One week before the debt ceiling deadline, members of Congress have adjourned, while a handful of negotiators continue to search for a compromise solution to the impasse. Investors are holding their breath.
As many expected, myself included, the politicians are drawing out the drama and will continue to do so until the 11th hour. Both sides have stressed that there will be no default and the market has taken them at their word. Investors have bid up stocks this week in anticipation of a positive announcement.
This week, Fitch, one of the big three American credit agencies, has put the nation's debt on a negative credit watch. The agency warned that it may downgrade the U.S. AAA debt rating to AA+ over the debt ceiling fight. It cites the increased political partisanship that is hindering a resolution to the debt limit. In addition, they point to the failure of the U.S. to meaningfully tackle rising budget deficits and a ballooning debt burden.
This brings back to mind a similar situation in 2011. At the time, another big credit agency, Standard & Poor's, downgraded the nation's debt to AA+ for the same reasons, despite the two sides coming to a compromise and avoiding default.
Politicians from both sides denounced the move, as did the U.S. Treasury, to no avail. It still has not restored its' AAA rating. The agency said their downgrade reflected their view that the effectiveness, stability, and predictability of American policymaking and political institutions have weakened at a time of ongoing fiscal and economic challenges. That sounds about right to me, and if anything, the environment has worsened over the last 12 years.
Although I have never seen a published dollar amount of the cost to the nation and the taxpayer of that downgrade, I do know that the rating downgrade increased the U.S. government's cost of capital (interest, fees, and yields). The higher costs simply reflect the increased risk lenders are taking in buying our debt. Given the trillions of dollars we have borrowed over the last dozen years, we are talking billions and billions of dollars in extra costs. And here we are again in the same situation. Will Fitch follow Standard and Poor's lead and lower the rating? Time will tell.
Throughout the week, yields on bonds have risen in fear of default with the one-month, U.S. Treasury bills now yielding more than 6 percent. Three-, six- and nine-month U.S. Treasury bills are yielding between 5.31 percent to 5.39 percent. The U.S. dollar has shot up as well, and that combination has savaged precious metals and most other commodities.
Equities have fared much better — thanks to AI and 10 large-cap tech stocks. Artificial Intelligence (AI) has been around for many years, but the idea has caught fire among traders and investors. Reminiscent of the Dot.Com boom (and bust), any stock that has even a whiff of exposure to AI has exploded higher. Nvidia, a semiconductor company that is at the forefront of chips needed in the AI space, announced spectacular earnings and even better guidance this week. The stock rose 25 percent overnight and carried the technology sectors along with it.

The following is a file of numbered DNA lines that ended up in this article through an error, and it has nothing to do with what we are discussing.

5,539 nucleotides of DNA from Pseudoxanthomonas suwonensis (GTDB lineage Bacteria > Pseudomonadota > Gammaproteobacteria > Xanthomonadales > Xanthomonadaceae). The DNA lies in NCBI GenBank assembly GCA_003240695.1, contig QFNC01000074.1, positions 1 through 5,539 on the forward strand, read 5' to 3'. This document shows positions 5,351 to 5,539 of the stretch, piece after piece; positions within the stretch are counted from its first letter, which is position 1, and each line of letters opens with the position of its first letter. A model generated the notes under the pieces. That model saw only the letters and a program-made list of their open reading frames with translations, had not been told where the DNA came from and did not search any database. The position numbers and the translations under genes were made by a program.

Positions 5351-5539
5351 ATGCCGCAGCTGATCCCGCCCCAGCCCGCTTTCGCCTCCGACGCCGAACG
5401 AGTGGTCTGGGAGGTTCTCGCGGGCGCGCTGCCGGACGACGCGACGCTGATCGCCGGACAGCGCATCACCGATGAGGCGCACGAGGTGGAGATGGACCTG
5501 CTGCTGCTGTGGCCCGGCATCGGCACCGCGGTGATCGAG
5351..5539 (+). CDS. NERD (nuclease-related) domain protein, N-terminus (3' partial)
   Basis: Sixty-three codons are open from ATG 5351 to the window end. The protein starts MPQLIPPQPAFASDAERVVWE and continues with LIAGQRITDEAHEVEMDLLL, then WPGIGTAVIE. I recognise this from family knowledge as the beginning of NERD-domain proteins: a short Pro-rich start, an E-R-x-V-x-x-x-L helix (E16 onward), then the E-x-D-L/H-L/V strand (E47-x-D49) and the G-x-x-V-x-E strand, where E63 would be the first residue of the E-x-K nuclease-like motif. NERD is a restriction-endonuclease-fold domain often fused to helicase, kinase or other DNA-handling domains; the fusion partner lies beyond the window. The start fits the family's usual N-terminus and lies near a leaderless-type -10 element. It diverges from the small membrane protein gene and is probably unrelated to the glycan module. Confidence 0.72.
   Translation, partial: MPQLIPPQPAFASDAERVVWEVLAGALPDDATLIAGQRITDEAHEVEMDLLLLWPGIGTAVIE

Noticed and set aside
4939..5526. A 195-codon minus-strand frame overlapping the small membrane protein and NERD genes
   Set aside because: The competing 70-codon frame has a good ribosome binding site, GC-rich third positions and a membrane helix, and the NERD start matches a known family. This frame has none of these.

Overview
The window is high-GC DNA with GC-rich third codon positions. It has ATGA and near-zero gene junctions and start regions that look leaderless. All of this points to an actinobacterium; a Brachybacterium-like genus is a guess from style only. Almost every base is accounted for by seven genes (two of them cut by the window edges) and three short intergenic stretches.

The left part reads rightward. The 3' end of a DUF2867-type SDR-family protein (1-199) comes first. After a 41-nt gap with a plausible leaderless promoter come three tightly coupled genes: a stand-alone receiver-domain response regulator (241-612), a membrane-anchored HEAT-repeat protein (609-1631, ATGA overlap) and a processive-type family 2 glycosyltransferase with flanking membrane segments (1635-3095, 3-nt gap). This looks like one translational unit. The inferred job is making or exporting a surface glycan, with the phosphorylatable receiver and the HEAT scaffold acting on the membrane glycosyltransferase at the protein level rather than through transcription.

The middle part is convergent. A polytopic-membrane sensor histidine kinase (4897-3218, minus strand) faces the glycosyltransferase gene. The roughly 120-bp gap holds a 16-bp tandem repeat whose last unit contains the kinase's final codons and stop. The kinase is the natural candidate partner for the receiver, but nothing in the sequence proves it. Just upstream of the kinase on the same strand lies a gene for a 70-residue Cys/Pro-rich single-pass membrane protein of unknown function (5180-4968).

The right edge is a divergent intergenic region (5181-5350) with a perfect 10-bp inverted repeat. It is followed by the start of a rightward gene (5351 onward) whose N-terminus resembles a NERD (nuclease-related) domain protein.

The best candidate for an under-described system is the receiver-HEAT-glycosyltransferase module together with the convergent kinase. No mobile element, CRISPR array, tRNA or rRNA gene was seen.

But underneath this hyped-up area, most equity sectors of the overall market were at best marking time while the debt negotiations continue. As I predicted, traders are reacting to every word and headline, moving markets up and down. The latest word out of Washington is that President Joe Biden and GOP House Speaker Kevin McCarthy are closing in on a deal.
Their idea is to produce a simple agreement with a few key top-line numbers for spending, including defense spending, and let lawmakers hash out the details through the normal appropriations process in the months ahead. That would dispense with a weighty, thousand-page bill that would require legislators to write, read and vote on all in a matter of days.
My belief for months is that a deal will get done and the market agrees, otherwise, the market averages would be a lot lower than they are right now.
The question to ask is what will happen after a deal is done? I expect markets will spike higher in a relief rally, but then what? The U.S. Treasury is expected to need to raise a lot of money in the form of new government debt sales in the weeks after an agreement. That should send interest rate yields higher and probably put pressure on the stock market. But let's just get through the next week first.
Bill Schmick is the founding partner of Onota Partners, Inc., in the Berkshires. His forecasts and opinions are purely his own and do not necessarily represent the views of Onota Partners Inc. (OPI). None of his commentary is or should be considered investment advice. Direct your inquiries to Bill at 1-413-347-2401 or email him at email@example.com.
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